Bipartisanship might not feel very plausible right now, and in fact, seems to be getting more far-fetched by the day.
I had planned to use this column to look ahead and echo the chord of accord Gov. Gretchen Whitmer struck in her 2021 State of the State address last week. But it’s hard to sound credible in the media when it comes across like you haven’t read a news headline in days.
So instead, I decided to sidestep the political gamesmanship going on right now and look back on where common political ground and success were achieved last year. And this also serves as a friendly reminder — to myself and you, intrepid readers — that all of this progress was made amidst an epically tense climate. The governor and Republican-led Legislature don’t necessarily have to get along, or agree wholeheartedly, to get things done.
Even after the “horrible year” our state and our nation have endured, including deep-seated and violent political division over the COVID-19 pandemic and the 2020 presidential election, a conspiracy plot against the governor, and outright insurrection at the U.S. Capitol, some good policies did manage to make it out of 2020.
The Legislature and governor were able to accomplish quite a bit when they worked together, including many policies to help more Michiganders find work. Many of these bipartisan wins were also top priorities for the Michigan League for Public Policy, and we were proud to work with the Legislature and governor alike to help open more doors to opportunity for all state residents.
These bipartisan efforts will help all Michigan workers get a better job and build a better life. This includes eliminating hurdles for workers, as the Clean Slate bills did last year, as well as offering stepping stones for workers to reach better opportunities with programs like Michigan Reconnect and Futures for Frontliners. These policies and programs are part of a larger effort to not just get more Michiganders working, but to get them good-paying, stable careers and provide more opportunities to Black and Brown workers and workers with lower incomes in the process.
These were silver linings that came out of a dark time, but much more help is still needed.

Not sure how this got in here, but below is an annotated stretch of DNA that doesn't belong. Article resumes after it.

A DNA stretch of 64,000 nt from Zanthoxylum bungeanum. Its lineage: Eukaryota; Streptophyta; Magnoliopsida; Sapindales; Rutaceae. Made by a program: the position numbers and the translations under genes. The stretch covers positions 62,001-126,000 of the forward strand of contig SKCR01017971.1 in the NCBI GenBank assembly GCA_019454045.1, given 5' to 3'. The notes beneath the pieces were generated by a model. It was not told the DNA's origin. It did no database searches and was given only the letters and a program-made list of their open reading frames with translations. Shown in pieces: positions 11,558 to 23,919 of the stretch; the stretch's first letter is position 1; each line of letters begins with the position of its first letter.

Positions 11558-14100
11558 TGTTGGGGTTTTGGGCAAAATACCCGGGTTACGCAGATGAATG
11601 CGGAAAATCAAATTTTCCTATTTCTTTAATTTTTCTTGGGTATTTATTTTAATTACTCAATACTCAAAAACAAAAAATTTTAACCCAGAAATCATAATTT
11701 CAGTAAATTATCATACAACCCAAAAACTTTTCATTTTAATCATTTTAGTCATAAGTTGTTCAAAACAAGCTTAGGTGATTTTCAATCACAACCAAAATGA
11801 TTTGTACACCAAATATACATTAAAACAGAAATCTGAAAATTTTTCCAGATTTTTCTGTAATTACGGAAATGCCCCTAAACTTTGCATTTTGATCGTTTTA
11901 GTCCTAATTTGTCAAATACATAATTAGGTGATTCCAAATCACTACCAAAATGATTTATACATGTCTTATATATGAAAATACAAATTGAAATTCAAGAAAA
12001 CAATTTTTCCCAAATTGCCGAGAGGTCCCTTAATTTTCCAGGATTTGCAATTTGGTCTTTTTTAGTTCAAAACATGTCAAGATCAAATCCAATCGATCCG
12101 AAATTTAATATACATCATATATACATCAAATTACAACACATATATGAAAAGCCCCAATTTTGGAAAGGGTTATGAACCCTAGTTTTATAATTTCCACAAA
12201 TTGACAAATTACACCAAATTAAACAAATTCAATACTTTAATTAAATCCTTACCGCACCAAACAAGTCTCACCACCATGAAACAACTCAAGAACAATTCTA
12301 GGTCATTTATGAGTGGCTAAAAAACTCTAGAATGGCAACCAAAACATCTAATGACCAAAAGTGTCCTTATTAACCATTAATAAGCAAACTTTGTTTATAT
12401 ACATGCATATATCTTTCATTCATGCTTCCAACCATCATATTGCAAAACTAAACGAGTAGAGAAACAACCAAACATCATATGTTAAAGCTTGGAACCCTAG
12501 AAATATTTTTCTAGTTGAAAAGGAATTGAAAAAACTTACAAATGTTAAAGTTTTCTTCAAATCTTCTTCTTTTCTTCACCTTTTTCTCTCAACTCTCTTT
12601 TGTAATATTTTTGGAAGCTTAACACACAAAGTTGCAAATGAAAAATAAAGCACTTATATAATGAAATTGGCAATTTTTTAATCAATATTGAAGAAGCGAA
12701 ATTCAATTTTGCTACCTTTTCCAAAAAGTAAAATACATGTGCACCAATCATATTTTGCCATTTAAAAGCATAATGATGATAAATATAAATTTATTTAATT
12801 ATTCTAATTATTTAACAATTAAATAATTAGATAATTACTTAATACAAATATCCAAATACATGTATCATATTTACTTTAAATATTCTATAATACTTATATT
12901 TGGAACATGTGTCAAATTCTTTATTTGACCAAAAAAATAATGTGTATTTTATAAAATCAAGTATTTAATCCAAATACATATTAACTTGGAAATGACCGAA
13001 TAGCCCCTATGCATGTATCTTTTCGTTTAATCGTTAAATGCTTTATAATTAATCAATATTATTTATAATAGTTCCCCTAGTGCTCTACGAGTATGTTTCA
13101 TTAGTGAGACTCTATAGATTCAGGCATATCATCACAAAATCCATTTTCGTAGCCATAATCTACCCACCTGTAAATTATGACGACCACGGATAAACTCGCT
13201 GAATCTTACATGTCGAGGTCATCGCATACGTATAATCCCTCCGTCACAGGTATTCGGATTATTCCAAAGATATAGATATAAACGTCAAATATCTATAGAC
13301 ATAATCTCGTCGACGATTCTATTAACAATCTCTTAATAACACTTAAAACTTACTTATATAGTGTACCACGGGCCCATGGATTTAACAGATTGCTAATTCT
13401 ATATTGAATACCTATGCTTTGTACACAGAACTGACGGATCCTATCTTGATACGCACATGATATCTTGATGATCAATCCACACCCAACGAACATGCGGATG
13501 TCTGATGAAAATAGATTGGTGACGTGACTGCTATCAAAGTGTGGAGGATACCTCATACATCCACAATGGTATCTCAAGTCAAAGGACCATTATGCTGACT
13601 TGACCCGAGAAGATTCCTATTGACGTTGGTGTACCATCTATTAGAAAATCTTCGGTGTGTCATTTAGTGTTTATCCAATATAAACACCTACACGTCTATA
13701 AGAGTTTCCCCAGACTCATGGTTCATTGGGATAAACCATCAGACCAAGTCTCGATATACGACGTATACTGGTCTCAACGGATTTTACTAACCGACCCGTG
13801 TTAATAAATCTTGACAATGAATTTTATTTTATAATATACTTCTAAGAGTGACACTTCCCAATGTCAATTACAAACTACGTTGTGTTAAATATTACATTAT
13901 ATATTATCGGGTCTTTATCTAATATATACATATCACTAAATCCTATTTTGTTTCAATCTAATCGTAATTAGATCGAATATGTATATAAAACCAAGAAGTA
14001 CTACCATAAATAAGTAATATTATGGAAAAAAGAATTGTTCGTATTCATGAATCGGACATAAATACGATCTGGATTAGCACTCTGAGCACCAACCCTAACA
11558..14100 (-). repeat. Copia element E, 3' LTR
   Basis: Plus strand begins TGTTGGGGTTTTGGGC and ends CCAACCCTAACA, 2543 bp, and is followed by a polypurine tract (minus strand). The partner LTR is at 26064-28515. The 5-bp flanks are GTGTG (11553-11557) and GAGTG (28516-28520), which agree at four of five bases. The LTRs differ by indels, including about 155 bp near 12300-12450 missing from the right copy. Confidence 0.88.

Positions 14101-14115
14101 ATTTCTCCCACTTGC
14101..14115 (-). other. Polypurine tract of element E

First and foremost, we need to curb the spread of COVID-19 in order to help workers and businesses alike get through this health and economic emergency. The governor’s Michigan COVID Recovery Plan will work to reduce the spread of COVID-19 before and after exposure, using federal funding to ramp up much-needed vaccination distribution, expand COVID-19 testing and tracing, and more. But the Legislature is responsible for allocating federal funding and will have to equally buy in on this plan.
We also echo the governor’s call for a permanent restoration of 26 weeks of state unemployment benefits. The League opposed the shortsighted move to cut six weeks of state unemployment benefits in 2011, and has been advocating for the restoration of those benefits ever since. Currently, more than 40 other states, the District of Columbia and Puerto Rico all offer a maximum of 26 weeks or more of unemployment benefits.
The challenges for unemployed and underemployed workers preceded COVID-19, and will continue even after the pandemic gets under control. The state needs to ensure that an additional six weeks of financial support is permanent and always there.
As a whole, state assistance programs have been beaten up and cut over the last decade, and restoring unemployment is one of many ways to mend Michigan’s frayed safety net. For years, too many Michigan families have been one unexpected crisis away from hardship. And while that used to be a fear on an individual basis, COVID-19 has led to it being experienced globally.
No resident should have to face hunger or homelessness, eviction or foreclosure, unemployment or sickness without help. People can’t afford groceries and other necessities right now, and they certainly can’t afford to have divisive politics derail good policy.
Now is when leadership needs to lead.
Last year, we saw that our policymakers could work together when it counted, and they still have the shared power — and shared responsibility — to help families weather this storm. We know that there will never be universal agreement, and negotiations aren’t always pretty. But the needs of all Michiganders must continue to come first.